Verse > John Dryden > Poems
  PREVIOUSNEXT  
CONTENTS · BIBLIOGRAPHIC RECORD
John Dryden (1631–1700).  The Poems of John Dryden.  1913.
 
Prologues and Epilogues
Prologue to Mistakes, or the False Report
 
Enter Mr. BRIGHT.
  Gentlemen, 1 we must beg your pardon; here’s no Prologue to be had to day; our New Play is like to come on, without a Frontispiece; as bald as one of you young Beaux without your Perriwig. I left our young Poet sniveling and sobbing behind the Scenes, and cursing somebody that has deceiv’d him.

Enter Mr. BOWEN.
  Hold your prating to the Audience: Here’s honest Mr. Williams just come in, half mellow, from the Rose-Tavern. He swears he is inspir’d with Claret, and will come on, and that Extempore too, either with a Prologue of his own, or something like one: O here he comes to his Tryal, at all Adventures; for my part, I wish him a good Deliverance.
[Exeunt Mr. BRIGHT and Mr. BOWEN.


Enter Mr. WILLIAMS.
SAVE ye, sirs, save ye! I am in a hopefull way.
I shou’d speak something, in Rhyme, now, for the Play:
But the duce take me, if I know what to say!
I’le stick to my Friend the Authour, that I can tell ye,
To the last drop of Claret in my belly.        5
So far I’me sure ’tis Rhyme—that needs no granting:
And, if my verses feet stumble—you see my own are wanting.
Our young Poet has brought a piece of work,
In which though much of Art there does not lurk,
It may hold out three days—And that’s as long as Cork.        10
But, for this Play—(which, till I have done, we show not.)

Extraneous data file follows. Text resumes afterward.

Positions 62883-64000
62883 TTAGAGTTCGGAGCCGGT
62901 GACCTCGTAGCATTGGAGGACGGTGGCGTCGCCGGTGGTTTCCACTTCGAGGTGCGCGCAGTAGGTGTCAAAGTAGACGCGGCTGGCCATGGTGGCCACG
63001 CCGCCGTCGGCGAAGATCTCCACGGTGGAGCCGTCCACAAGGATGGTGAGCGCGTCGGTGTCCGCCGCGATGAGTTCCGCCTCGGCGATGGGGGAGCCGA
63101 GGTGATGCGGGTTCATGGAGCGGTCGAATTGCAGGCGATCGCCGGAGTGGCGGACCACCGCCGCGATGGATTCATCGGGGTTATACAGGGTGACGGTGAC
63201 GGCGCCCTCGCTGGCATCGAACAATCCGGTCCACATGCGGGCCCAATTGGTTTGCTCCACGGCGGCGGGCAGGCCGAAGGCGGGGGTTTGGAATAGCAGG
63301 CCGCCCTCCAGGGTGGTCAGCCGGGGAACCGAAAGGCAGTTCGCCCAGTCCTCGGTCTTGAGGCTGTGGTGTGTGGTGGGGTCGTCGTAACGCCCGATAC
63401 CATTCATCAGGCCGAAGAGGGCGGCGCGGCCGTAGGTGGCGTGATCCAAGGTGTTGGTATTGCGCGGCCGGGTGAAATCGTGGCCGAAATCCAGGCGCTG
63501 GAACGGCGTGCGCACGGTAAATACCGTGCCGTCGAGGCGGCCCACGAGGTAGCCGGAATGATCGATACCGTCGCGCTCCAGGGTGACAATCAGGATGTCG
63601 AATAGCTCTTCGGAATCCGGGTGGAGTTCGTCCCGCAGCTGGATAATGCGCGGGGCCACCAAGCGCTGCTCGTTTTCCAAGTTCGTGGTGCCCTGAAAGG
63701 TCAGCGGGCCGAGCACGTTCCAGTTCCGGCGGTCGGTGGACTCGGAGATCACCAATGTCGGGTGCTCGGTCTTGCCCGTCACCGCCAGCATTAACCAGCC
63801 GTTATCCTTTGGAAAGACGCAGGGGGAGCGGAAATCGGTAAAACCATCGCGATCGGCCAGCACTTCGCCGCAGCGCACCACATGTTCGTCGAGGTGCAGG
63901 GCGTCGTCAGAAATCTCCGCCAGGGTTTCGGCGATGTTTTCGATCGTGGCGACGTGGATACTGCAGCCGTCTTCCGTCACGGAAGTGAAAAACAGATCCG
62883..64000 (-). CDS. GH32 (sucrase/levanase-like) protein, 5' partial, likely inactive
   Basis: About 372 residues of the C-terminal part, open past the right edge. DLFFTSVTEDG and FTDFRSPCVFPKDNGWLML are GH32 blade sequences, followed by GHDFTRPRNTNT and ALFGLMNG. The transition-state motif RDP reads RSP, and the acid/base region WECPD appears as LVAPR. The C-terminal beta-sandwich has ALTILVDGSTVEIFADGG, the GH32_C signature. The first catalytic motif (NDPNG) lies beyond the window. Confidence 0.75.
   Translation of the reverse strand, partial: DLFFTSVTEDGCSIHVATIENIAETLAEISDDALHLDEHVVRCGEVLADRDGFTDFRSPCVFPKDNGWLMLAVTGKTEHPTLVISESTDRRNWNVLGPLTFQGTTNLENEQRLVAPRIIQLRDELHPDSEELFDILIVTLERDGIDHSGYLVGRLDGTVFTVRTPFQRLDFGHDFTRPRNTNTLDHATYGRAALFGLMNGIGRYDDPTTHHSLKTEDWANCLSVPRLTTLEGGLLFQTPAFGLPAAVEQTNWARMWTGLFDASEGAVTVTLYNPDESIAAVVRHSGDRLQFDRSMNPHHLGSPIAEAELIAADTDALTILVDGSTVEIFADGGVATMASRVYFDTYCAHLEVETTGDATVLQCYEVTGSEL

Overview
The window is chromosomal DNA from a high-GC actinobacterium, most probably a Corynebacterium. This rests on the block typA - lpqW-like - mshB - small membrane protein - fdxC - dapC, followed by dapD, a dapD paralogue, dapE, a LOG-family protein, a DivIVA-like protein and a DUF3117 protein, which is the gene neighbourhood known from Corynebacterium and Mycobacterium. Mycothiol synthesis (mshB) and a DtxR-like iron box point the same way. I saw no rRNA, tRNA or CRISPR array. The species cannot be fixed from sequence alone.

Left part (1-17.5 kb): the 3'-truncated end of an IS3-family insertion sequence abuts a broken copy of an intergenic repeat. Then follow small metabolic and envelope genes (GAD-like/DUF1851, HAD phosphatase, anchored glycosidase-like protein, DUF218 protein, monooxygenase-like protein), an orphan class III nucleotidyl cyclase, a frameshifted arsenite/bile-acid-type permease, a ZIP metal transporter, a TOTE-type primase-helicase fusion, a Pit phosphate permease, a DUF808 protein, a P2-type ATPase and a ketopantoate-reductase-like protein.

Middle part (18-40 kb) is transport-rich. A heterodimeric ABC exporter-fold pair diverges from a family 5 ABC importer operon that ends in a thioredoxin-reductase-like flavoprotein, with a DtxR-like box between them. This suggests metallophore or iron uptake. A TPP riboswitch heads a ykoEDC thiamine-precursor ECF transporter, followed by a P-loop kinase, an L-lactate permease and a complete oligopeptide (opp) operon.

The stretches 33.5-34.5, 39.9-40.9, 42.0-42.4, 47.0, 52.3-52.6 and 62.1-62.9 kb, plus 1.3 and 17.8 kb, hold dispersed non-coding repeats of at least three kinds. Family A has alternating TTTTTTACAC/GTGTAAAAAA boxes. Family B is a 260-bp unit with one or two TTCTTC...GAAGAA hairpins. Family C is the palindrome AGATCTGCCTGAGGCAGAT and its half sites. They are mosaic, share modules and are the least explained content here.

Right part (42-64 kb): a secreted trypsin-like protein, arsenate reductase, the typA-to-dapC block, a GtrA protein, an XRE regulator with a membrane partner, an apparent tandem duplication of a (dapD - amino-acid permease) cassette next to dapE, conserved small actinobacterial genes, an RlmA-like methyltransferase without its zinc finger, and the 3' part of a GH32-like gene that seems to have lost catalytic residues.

What may be its fortune—By the Lord—I know not.
This I dare swear, no malice here is writ;
’Tis Innocent of all things—ev’n of Wit.
He’s no high Flyer—he makes no sky Rockets,        15
His Squibbs are only levell’d at your Pockets;
And if his Crackers light among your pelf,
You are blown-up; if not, then he’s blown-up himself.
By this time, I’m something recover’d of my fluster’d madness:
And, now, a word or two in sober sadness.        20
Ours is a Common Play: and you pay down
A common Harlots price—just half a Crown.
You’l say, I play the Pimp on my Friends score;
But since ’tis for a Friend, your gibes give o’re,
For many a Mother has done that before.        25
How’s this? you cry: 2 an Actor write?—we know it;
But Shakespear was an Actor, and a Poet
Has not great Johnson’s learning often fail’d,
But Shakespear’s greater Genius still prevail’d?
Have not some writing Actors, in this Age        30
Deserv’d and found Success upon the Stage?
To tell the truth, when our old Wits are tir’d.
Not one of us but means to be inspir’d.
Let your kind presence grace our homely cheer;
Peace and the Butt is all our bus’ness here;        35
So much for that;—and the Devil take small beer.
 
Note 1. 1690. The play is by Joseph Harris. [back]
Note 2. this? you cry:] this, you cry? 1690. [back]
 
 
CONTENTS · BIBLIOGRAPHIC RECORD
  PREVIOUSNEXT  
 
Loading
Click here to shop the Bartleby Bookstore.

Shakespeare · Bible · Strunk · Anatomy · Nonfiction · Quotations · Reference · Fiction · Poetry
© 1993–2014 Bartleby.com · [Top 150] · Subjects · Titles · Authors